Scattered storms over the next few days may pack a bigger punch for more communities in the Tennessee Valley. The Storm Prediction Center outlines a threat of some ‘severe’ storms for a large part of Tennessee and Alabama on Thursday and Friday.
What’s happening? A cold front moving in from the north Thursday brings greater coverage of stormy weather to Tennessee; some spotty (but locally-strong) storms are possible in North Alabama Thursday afternoon and evening. Any storms that develop could produce strong wind gusts over 50 miles per hour, torrential rainfall (1″ or more in less than an hour), and dangerous lightning. Storms will be more widespread in North and Central Alabama on Friday: especially in the afternoon and evening when the same kind of conditions (wind, rain, lightning) develop in the strongest storms.
When can you expect it? Timing storms on Thursday is next-to-impossible. They’ll develop in seemingly random places in Alabama, get strong for 30-45 minutes, and collapse. This is summertime thunderstorm chaos at it’s best.
Friday’s storms look more organized near the cold front and will be easier to time, but we are still just a little too far away to see nitty-gritty detail down to the hour and minute when a storm would hit a particular place. As it stands at lunchtime Wednesday, Friday’s storms likely develop near US 64 in Southern Middle Tennessee around lunchtime and move south-southeast at around 30 miles per hour.
That would put heavy storms around US 72 from Florence to Athens to Huntsville to Scottsboro around 1-2pm. They would then shift south toward Russellville, Hartselle, Arab, Guntersville and Fort Payne between 2pm and 5pm. Storms should be moving south of US 278 (Hamilton, Cullman, Holly Pond, Snead, Gadsden, Spring Garden) by 6-7pm.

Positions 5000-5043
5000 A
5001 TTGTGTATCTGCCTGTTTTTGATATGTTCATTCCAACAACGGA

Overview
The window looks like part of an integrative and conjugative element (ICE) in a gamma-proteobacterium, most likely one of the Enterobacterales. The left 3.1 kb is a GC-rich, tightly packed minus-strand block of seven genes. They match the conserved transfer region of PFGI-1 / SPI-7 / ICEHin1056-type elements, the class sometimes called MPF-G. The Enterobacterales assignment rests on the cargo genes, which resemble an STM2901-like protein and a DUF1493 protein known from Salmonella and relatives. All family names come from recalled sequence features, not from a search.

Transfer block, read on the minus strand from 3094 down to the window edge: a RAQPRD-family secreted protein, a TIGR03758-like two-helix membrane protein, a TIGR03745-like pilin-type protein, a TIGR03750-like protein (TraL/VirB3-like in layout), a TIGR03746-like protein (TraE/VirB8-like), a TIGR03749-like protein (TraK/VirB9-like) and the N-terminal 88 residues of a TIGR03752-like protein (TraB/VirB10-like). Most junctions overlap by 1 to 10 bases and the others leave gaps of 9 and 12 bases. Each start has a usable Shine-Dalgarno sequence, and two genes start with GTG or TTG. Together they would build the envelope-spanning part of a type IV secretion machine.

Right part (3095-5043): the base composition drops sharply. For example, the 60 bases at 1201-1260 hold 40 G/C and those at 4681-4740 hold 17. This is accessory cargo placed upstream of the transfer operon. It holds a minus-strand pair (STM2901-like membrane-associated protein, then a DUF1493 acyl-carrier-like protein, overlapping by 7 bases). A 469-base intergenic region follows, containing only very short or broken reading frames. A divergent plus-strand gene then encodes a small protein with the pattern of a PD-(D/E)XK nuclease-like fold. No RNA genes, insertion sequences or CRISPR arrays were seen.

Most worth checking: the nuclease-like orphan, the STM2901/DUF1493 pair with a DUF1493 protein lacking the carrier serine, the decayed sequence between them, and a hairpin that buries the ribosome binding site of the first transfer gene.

This timeline will be adjusted, so while we have an estimate now, that estimate will get a little better on Thursday and especially Friday morning.
How do you prepare? This is not a spring-like severe weather threat. Most of the wind with these storms will be under 50 miles per hour, but a few storms could overachieve and produce something more significant. On this date in 2010, one particular storm overachieved enough to produce 70-80mph winds in Limestone County in a damaging microburst: NWS Huntsville storm survey from 7/26/2010.
The main ideas here: don’t leave garbage cans and patio furniture in a position to be tossed in the wind. If a strong storm is getting close (and you get that message from Live Alert 19 or Saf-T-Net), go inside and ride out the storm. Don’t make yourself a target for lightning or for anything that a strong breeze could pick up and toss.
Severe storms are possible, but these storms are not likely to bring widespread damage or tornadoes. They’re likely to be mean storms, so take them seriously, use common sense, and you’ll be just fine.